Any of these sound familiar?
- It feels like you’re always inches away from blowing a deadline
- Responding to client emails and remembering to follow up with clients sometimes slips through the cracks
- Client info is just in too many places – Excel? Google Sheets? Actual PAPER?! – and it takes forever to find what you need
- Hiring a virtual assistant to organize things is a luxury you can’t afford
- It’s hard to keep track of every communication channel you use (Emails, phone calls and in-person meetings galore)
If you answered “all of them,” you’re not alone. And they all boil down to one overall challenge – being organized.
Inefficiency costs companies anywhere from 20% to 30% of their revenue every year, according to research firm IDC. A lot of those inefficiencies can come from being disorganized with your client information.
When you address the challenges of tracking clients information, you can:
- Avoid contacting clients too often (but still follow-up on schedule)
- Minimize the margin for error with client info in a single place
- Quickly identify the great clients (those you love to work with) and the bad ones (those you should avoid working with)
- Keep your own head on straight
You need organization. But how do you organize client information? The answer lies in the problems. Consider the pain points that need solving to discover what fixes you need to keep track of clients information.
- How to keep track of clients information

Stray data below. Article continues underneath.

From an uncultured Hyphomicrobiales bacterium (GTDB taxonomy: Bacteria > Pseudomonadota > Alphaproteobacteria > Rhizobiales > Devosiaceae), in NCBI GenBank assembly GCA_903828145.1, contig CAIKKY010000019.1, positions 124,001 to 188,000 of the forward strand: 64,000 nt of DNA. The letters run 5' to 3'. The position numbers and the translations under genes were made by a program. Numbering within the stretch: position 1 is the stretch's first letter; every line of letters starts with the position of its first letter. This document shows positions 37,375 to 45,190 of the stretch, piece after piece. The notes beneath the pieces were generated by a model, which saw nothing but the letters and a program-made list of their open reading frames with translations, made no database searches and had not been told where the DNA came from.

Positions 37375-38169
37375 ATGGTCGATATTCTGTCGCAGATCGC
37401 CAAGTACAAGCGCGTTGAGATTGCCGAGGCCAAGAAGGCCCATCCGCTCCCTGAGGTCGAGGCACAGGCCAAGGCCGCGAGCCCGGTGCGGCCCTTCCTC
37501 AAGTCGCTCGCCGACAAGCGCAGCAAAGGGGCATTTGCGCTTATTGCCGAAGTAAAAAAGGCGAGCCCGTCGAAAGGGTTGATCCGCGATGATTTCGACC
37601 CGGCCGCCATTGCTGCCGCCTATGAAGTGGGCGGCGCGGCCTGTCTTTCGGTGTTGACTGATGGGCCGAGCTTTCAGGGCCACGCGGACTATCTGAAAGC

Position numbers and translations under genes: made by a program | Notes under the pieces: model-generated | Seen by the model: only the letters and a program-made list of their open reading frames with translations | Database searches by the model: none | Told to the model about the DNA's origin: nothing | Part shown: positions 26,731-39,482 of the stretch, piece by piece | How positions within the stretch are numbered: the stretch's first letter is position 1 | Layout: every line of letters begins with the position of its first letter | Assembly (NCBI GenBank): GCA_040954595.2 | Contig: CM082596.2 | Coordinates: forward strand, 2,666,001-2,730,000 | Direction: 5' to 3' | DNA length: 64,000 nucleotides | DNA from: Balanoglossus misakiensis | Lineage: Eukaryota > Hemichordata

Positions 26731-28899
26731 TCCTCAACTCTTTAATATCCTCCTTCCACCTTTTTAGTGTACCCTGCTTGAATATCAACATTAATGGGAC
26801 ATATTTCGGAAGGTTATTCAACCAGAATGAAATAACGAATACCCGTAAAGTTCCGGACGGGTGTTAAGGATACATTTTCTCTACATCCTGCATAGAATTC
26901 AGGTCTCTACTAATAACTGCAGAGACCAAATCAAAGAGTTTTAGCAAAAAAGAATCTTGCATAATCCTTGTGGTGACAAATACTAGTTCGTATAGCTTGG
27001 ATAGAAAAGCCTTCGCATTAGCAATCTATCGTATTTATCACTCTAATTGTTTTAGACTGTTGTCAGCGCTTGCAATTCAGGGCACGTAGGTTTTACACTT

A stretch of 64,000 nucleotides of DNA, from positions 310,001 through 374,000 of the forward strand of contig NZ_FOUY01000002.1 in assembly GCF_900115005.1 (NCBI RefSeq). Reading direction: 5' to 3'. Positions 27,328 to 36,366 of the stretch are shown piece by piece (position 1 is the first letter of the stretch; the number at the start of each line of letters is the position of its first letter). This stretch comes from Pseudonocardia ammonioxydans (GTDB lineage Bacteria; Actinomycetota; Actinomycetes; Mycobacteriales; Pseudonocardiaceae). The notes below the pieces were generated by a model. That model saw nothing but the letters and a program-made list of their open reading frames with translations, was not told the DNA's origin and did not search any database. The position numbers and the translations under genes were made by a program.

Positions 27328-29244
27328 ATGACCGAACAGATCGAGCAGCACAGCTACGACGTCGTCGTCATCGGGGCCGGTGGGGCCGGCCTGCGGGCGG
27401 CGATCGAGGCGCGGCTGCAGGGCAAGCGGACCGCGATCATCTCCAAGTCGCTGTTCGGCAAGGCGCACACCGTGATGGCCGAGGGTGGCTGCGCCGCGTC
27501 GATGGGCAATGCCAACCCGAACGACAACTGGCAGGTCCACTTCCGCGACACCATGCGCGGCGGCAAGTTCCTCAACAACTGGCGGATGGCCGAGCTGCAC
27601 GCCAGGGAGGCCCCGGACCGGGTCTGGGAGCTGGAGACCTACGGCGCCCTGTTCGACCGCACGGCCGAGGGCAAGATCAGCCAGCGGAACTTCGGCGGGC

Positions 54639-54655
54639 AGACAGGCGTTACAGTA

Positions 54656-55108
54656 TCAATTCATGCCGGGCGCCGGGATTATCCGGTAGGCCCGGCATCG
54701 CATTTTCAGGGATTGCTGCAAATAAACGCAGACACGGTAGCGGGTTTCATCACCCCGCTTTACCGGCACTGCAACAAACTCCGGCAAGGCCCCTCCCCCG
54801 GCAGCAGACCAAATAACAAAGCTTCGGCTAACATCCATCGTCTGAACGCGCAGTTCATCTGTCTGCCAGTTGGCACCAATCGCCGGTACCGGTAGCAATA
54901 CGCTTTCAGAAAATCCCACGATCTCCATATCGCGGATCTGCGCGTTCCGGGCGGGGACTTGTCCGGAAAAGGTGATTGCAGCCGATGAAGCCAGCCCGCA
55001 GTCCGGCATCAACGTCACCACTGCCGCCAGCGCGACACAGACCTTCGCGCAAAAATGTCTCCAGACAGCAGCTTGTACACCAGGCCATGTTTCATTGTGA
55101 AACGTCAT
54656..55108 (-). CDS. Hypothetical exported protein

- How to get the info you need from clients
- Knowing when and how to follow up
- How to invoice clients (and get them to pay you)
This post will go over how to keep track of clients’ information by addressing how to solve the most common challenges.
1. How to keep track of clients information
You have X number of clients. Each of them has basic info like…
- Phone number
Annndd then there’s everything else. What about all of their financial info, or their progress to date with your business?
The biggest challenge of staying organized is getting all client info stored in one place. Who has the time to keep track of a growing customer base in their heads or on paper? A paper trail is just another place to lose more client info.
And that challenge is solved with…. *drum roll*
What is it?
A customer relationship management tool (CRM tool) keeps track of all your leads (new, warm, hot, and cold) as well as current customers. It’s the best way to keep track of contacts.
After creating individual contacts, a customizable CRM lets you create pipelines that show customer progress through:
- First contact
- Demo scheduling
- Closed sale and continued progress
Need proof? Check it out.